Dr. Laurent Sagalowicz of the Nestlé Research Center, who is also the main author of the scientific publication for slow-release coffee, told BeverageDaily that this research began four years ago and is the first step in this direction.
“It is a promising concept from the technology point of view, however, still a lot of open questions remain concerning next steps,” he said.
The science behind the new coffee
Coffee can potentially become more long lasting due to structures called “cubic phases” or “cubosomes” that would ensure a slow release of caffeine instead of the usual quick rush, Sagalowicz said.
“This would hypothetically provide longer effect of caffeine and prolonged alertness to the consumer,” he said. “In terms of future development, the publication sets out the potential for application in the pharmaceutical field although we are very much focused on nutritional possibilities.”
Commercial use tough to predict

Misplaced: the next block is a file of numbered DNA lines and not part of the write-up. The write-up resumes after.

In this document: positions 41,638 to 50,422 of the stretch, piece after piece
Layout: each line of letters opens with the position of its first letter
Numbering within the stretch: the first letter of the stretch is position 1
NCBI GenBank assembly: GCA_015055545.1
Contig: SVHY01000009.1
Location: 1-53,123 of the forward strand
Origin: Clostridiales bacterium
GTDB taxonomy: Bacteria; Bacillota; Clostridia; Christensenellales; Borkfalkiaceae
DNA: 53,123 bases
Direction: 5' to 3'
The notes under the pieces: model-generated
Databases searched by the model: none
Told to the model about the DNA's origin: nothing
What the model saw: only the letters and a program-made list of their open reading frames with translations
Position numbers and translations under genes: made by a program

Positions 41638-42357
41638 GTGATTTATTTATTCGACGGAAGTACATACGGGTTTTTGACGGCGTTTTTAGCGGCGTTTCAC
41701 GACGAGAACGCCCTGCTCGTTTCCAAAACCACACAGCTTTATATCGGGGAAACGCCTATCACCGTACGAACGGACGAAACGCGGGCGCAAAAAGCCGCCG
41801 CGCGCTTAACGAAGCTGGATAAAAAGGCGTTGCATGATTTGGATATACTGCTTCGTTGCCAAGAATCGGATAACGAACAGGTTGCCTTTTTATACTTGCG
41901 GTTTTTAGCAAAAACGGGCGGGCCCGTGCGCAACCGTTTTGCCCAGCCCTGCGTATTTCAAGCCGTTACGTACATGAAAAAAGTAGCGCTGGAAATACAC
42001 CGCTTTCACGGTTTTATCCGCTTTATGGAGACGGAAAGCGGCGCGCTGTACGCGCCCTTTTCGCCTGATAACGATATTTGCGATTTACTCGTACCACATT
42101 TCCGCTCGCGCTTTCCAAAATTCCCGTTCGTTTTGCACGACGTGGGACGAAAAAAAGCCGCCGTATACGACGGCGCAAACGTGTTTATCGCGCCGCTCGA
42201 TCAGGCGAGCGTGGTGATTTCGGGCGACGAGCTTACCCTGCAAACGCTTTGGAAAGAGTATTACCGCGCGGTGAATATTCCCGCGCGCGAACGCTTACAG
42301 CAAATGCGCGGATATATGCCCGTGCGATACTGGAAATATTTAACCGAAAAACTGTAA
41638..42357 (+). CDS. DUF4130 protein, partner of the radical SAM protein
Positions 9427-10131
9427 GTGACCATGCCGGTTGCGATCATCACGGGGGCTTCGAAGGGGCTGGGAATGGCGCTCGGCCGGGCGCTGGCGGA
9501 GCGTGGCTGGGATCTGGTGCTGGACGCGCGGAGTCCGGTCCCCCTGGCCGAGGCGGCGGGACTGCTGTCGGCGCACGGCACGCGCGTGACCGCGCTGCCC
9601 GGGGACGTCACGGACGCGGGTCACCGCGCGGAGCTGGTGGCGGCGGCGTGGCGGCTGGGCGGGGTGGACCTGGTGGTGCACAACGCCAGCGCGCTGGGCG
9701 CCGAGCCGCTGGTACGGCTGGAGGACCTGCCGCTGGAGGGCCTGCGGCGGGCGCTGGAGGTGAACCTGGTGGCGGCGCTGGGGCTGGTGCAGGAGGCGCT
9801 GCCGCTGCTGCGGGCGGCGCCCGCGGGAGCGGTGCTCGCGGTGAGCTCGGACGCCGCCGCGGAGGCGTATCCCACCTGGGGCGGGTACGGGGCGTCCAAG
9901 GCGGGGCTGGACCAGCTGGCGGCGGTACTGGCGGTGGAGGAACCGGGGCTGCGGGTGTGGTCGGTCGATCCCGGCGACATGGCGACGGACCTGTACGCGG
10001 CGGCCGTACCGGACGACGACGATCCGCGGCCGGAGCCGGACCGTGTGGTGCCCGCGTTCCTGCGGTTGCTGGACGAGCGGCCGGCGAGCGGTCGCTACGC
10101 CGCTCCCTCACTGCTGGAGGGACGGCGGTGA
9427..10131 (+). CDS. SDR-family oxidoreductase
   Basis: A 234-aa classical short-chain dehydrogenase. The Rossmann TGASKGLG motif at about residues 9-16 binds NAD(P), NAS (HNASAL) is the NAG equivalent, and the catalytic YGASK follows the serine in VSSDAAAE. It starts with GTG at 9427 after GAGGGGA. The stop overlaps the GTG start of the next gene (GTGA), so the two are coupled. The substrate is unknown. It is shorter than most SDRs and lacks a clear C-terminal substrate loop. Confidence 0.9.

When asked what kind of commercial use this slow-release coffee could have, Sagalowicz said it’s tough to predict, as research is still in very early stages. It’s also hard to predict what kind of impact there would be on the taste or how it would be consumed.
“We are considering what the next steps are now in terms of further research and future product potential,” he said. “Hence, we are really not at the point where we could offer people a choice between slow-release or fast-release coffee.”
Sagalowicz said there are still many “open questions” concerning next steps, but he believes this is an extremely promising concept from a technology point of view.